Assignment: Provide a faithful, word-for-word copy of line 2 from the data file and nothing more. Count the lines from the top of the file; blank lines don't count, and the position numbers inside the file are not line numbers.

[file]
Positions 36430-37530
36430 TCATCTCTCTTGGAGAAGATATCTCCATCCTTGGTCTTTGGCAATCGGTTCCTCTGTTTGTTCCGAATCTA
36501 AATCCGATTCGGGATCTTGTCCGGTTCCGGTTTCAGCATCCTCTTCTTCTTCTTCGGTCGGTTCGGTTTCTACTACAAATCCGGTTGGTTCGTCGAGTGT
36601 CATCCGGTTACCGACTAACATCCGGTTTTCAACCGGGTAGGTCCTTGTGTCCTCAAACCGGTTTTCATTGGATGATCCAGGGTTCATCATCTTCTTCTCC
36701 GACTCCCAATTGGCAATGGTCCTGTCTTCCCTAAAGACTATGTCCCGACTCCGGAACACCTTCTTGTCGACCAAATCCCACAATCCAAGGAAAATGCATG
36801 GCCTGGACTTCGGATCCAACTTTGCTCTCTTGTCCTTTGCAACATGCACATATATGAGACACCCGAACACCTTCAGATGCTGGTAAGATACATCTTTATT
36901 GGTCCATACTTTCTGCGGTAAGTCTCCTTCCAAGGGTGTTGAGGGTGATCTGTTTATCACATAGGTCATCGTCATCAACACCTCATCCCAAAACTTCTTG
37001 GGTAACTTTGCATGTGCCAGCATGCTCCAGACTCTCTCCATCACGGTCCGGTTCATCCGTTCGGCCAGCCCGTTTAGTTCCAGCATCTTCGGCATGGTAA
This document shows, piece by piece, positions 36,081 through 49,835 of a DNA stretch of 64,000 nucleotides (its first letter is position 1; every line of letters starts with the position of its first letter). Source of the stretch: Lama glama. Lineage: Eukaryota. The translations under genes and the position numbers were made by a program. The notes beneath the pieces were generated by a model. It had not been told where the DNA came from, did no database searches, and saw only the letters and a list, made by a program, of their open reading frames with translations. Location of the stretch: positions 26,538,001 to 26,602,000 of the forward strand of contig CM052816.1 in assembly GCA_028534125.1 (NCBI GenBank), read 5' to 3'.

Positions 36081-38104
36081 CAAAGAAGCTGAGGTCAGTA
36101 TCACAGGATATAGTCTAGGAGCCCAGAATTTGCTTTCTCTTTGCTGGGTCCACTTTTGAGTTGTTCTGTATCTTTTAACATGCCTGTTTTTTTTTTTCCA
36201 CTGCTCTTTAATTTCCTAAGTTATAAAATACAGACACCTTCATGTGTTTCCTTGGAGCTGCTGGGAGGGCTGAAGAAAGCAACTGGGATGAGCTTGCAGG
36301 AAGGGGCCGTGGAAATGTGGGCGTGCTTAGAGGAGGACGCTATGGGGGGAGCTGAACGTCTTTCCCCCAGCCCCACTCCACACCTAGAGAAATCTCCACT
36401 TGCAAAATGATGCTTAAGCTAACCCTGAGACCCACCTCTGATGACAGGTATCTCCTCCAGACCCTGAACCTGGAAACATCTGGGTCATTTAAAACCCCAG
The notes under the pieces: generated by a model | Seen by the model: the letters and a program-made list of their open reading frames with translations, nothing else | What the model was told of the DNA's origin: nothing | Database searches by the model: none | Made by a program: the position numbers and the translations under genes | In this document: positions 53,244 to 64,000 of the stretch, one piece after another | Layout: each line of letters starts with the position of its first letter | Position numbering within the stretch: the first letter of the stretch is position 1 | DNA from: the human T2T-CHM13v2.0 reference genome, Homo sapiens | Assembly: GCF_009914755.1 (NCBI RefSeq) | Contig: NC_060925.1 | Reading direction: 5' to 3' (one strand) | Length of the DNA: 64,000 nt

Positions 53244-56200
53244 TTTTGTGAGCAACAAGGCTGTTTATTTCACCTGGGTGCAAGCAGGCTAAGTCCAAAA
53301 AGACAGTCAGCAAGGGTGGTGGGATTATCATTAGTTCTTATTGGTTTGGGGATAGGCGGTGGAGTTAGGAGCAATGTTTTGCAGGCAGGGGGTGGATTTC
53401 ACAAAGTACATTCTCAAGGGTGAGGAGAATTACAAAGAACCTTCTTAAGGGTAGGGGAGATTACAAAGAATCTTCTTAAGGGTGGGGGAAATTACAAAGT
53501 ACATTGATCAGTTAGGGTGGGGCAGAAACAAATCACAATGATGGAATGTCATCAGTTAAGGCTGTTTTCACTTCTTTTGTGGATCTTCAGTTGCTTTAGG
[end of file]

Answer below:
36430 TCATCTCTCTTGGAGAAGATATCTCCATCCTTGGTCTTTGGCAATCGGTTCCTCTGTTTGTTCCGAATCTA